Paranormal Phenomena

Stonehenge mystery solved after 4000 years


IT’S a puzzle that has taken 4000 years to solve: was Stonehenge built in a complete circle?

Extensive tests and excavations carried out at the site on countless occasions have failed to shed any light on the great mystery, with historians remaining unsure about where missing stones were originally placed.

It turns out all they needed was a garden hose.

So what did the hose do that historians couldn’t? Well, it’s more about what it couldn’t do.

Usually the grass around Stonehenge is watered to keep it looking healthy for the hordes of tourists that swarm to the site every day, but this year the caretakers found their hose was too short to reach the southwest side.

This shortcoming actually ended being a blessing in disguise, with the ground drying out and revealing parched grass. This showed the location of missing stones which had once filled out the circle.

 The dried out areas. Source: Snapper Media
The dried out areas. Source: Snapper Media

Worker Tim Daw discovered the dried out areas, thought to be “stone holes”.

“I was standing on the public path looking at the grass near the stones and thinking that we needed to find a longer hosepipe to get the parched patches to green up,” Mr Daw told the UK’s Telegraph.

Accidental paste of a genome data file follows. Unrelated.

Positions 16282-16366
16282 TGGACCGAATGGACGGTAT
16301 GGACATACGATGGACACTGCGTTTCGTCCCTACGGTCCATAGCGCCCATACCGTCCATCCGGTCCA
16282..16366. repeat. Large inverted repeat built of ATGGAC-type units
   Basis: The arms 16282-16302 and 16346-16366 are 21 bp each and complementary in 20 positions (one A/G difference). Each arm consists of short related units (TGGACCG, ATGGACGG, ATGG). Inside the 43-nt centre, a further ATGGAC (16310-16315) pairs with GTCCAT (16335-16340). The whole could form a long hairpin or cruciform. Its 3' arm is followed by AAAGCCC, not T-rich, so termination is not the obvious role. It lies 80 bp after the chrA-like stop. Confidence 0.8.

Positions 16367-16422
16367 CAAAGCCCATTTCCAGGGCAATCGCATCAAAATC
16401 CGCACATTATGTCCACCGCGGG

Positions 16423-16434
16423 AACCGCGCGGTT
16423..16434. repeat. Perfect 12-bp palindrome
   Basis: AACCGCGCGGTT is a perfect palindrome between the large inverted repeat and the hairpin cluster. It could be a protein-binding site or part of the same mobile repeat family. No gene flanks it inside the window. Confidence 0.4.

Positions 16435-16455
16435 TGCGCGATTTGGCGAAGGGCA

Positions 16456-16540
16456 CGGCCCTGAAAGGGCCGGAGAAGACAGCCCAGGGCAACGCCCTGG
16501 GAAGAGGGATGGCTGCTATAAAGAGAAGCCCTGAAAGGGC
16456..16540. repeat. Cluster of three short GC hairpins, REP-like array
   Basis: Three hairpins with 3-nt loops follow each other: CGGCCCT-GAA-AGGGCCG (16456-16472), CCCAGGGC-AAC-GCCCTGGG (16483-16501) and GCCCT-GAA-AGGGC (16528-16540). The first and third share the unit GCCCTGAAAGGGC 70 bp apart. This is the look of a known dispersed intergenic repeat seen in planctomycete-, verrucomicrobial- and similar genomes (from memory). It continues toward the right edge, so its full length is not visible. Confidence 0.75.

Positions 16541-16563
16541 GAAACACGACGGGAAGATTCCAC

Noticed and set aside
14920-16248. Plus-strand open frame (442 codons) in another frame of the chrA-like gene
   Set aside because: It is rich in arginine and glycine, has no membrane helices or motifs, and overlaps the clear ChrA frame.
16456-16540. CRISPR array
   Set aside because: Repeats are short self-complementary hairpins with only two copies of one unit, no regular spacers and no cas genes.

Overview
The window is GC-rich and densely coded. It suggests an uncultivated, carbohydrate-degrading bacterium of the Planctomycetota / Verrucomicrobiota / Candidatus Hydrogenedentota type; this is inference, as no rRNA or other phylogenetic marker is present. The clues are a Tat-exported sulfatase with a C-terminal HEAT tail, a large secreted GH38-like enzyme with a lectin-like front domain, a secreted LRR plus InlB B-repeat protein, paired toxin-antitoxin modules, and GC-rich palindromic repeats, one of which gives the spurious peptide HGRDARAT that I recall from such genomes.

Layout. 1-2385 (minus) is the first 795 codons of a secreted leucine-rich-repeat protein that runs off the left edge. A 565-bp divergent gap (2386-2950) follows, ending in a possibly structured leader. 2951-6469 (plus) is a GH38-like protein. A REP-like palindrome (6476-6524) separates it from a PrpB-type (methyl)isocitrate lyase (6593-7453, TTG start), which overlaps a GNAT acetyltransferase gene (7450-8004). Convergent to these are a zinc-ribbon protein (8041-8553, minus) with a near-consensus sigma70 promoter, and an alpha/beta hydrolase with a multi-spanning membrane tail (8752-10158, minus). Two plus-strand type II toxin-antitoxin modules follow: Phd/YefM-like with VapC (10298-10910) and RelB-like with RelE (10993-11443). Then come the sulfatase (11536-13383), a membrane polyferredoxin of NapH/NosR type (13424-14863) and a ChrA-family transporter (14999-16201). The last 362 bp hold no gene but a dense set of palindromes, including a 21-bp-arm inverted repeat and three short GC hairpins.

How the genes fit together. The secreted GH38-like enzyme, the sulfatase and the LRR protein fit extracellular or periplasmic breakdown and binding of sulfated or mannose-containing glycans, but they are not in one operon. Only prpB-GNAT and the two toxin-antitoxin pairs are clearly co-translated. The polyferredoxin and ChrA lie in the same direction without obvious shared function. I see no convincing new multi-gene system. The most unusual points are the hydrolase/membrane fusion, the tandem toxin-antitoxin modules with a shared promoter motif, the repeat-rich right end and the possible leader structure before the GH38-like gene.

“(I had) a sudden light-bulb moment in my head, and I remembered that the marks were where archaeologists had looked — without success — for signs that there had been stone holes, and that parch marks can signify them.

“I called my colleague over and he saw them and realised their possible significance as well. Not being archaeologists we called in the professionals to evaluate them.

“I am still amazed and very pleased that simply really looking at something, that tens of thousands of people had unwittingly seen, can reveal secrets that sophisticated machinery can’t.”

Susan Greaney from English Heritage told the Telegraph that while it was a fabulous find, there’s still a lot that remains unknown about Stonehenge.

“There’s quite a lot we still don’t know and there’s quite a lot that can be discovered just through non-excavation methods,” Ms Greaney said.

“It’s great that people who know the site really well and look at it every day were able to spot these parch marks and recognise them for what they were … It’s really significant, and it shows us just how much we still have to learn about Stonehenge.”

Numerous geophysical surveys and excavations over the years had failed to provide an answer about the shape.

credit: http://www.news.com.au/